Judge Dredd owner sets up studio for Mega-City One TV series
Ivan Radford | On 26, Nov 2018Reading time: 3 mins
If you build it, they will come, says the old proverb. Or in the case of Judge Dredd, if they don’t come, build it yourself. Dredd’s owner, Rebellion, is setting up its very own film and TV studio. Located in Didcot, West of London, the $100 million site used to be a printing press for the Daily Mail newspaper. Now, the computer games company has snapped up the whole place to covert it into studio space. And with the building’s large soundproofed spaces already in place, parts of the facility “will be ready for use within weeks”, reports Variety.
The purchase arrives as demand in a booming age of content has led to a shortage of supply when it comes to actually making the things people watch. Pinewood, Shepperton and Church Fenton are all expanding their facilities, but Rebellion is making a calculated jump to the front of the queue by investing in its own 220,000 square feet of studio space, complete with 25,000 square foot sound stage.
The acquisition marks a major leap forwards in the long-running battle to bring Dredd back to the screen, following the feature film starring Karl Urban. Jason Kingsley and his brother, Chris, who co-founded Rebellion, were both producers on the 2012 film. Last year, they announced Rebellion was developing a new TV series for the futuristic law enforcer, Judge Dredd: Mega-City One. Now, that series has a home.
Rebellion Studios has a script for its TV pilot already in hand and is shopping the show to potential broadcasters and streaming platforms. The studio will also be used to produce the Rogue Trooper film announced by Duncan Jones. Both are part of the 2000 AD comic book IP, which Rebellion bought from Egmont a while ago, joining such computer game series as Sniper Elite and Strange Brigade. Rogue Trooper will follow the blue, genetically engineered super-soldier and is being developed by the Source Code and Moon director along with Stuart Finnegan.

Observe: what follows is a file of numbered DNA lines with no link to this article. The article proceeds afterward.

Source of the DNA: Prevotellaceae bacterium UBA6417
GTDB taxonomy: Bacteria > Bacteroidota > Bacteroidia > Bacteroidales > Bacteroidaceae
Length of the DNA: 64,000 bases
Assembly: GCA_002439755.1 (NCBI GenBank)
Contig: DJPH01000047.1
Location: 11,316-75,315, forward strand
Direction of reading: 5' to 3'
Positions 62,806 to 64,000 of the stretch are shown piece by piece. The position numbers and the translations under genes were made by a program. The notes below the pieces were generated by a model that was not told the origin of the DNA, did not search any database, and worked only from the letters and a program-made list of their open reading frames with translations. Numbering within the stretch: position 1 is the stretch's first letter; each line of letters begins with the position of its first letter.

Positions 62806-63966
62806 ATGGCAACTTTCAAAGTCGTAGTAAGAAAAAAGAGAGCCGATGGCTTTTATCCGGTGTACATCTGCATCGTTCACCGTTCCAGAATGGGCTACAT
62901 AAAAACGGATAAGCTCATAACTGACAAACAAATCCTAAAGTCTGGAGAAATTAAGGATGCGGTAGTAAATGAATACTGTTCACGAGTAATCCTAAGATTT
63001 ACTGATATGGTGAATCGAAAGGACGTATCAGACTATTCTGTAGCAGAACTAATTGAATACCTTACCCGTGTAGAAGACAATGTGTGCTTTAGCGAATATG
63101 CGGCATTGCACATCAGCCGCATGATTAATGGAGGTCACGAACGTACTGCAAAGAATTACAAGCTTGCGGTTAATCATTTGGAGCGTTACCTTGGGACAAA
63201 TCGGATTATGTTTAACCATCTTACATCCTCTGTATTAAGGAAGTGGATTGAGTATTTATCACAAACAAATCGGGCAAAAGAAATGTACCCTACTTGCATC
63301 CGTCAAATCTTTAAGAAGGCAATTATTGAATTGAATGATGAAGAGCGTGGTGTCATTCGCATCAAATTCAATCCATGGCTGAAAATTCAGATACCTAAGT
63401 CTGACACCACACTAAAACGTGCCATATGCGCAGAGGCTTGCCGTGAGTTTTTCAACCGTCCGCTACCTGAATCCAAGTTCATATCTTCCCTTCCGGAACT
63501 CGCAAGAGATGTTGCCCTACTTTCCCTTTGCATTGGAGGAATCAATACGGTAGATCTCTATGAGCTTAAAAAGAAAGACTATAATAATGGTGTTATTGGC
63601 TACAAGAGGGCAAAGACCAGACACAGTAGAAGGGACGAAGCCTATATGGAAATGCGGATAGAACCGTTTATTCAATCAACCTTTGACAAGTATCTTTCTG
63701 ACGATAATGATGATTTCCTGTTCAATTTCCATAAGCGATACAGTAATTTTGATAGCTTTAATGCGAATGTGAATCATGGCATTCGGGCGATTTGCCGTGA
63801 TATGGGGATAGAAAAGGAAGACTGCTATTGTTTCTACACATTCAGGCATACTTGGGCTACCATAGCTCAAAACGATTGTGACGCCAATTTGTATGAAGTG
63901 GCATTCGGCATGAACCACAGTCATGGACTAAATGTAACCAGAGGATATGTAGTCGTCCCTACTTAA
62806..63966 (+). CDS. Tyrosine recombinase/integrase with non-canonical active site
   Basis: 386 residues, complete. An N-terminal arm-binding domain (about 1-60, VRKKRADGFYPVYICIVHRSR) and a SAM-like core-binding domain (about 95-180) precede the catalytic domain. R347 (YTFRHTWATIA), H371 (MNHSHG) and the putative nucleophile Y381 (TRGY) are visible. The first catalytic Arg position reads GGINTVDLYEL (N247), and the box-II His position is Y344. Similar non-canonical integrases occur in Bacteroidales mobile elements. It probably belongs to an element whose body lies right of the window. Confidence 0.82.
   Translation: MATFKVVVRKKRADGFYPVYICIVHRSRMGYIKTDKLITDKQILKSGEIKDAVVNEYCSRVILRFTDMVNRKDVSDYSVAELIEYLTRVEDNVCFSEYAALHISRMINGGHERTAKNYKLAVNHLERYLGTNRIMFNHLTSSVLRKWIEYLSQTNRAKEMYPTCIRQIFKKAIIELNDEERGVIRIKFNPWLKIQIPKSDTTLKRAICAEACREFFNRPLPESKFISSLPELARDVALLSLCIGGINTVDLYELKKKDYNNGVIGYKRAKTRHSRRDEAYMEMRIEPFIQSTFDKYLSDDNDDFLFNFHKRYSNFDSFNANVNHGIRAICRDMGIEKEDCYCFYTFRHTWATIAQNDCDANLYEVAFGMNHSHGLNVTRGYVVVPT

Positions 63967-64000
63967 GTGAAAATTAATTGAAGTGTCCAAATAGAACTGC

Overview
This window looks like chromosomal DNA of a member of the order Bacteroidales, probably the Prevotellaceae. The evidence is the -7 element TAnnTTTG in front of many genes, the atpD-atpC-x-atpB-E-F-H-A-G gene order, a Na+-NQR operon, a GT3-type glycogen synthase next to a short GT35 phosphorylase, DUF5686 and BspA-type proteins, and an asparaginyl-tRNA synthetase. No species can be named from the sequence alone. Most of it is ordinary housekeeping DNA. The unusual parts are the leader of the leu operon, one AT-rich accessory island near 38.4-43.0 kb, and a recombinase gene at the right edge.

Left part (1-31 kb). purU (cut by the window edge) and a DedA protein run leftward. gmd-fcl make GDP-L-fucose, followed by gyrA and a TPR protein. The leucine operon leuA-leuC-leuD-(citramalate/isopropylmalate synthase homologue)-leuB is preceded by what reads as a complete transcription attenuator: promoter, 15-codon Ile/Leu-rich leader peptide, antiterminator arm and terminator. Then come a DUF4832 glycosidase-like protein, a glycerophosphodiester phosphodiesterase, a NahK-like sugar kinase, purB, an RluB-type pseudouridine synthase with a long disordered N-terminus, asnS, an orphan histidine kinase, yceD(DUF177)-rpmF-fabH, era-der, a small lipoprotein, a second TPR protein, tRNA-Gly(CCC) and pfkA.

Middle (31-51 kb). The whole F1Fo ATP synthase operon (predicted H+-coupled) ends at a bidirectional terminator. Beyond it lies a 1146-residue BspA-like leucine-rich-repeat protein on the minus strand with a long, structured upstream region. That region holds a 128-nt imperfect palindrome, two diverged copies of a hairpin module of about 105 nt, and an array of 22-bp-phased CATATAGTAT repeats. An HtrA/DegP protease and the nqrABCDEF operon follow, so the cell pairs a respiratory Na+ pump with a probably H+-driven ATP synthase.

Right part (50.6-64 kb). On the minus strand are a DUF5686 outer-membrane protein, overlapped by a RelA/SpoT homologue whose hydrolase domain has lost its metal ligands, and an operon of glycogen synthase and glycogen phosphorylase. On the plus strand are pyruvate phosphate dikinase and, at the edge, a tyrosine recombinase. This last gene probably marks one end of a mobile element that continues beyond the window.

Rebellion’s arsenal of properties also, thanks to its acquisition of the TI Media library, ranges all the way back to 1888’s Comic Cuts.
“We have plans, we have a lot of scripts in development, we have got a lot of scripts written, we have pilots that are looking for people to work with, we have people going out to the U.S. to talk to the people who are the routes to market,” Jason Kingsley told Variety.
The move is a bold step in a marketplace that is seeing advancements in interactive entertainment, CGI visuals and cinematic video games.
“I think we are pretty good at creating content in all different types, screen content and interactive games and all sorts of stuff, and I’m hoping we’re going to be equally good at making TV and film,” added Jason.
“We’ve got a huge library of good stories, and we’ll do original stuff as well. We make computer games. VFX is an area we are looking at as well. There is a whole bunch of interesting stuff, but you do need the craft skills and you need facilities…and it is hard to find them. We were looking and couldn’t find anywhere to shoot the stuff we have ambitions to do.”
As well as its own slate of projects, Rebellion’s studio will be available to third parties too.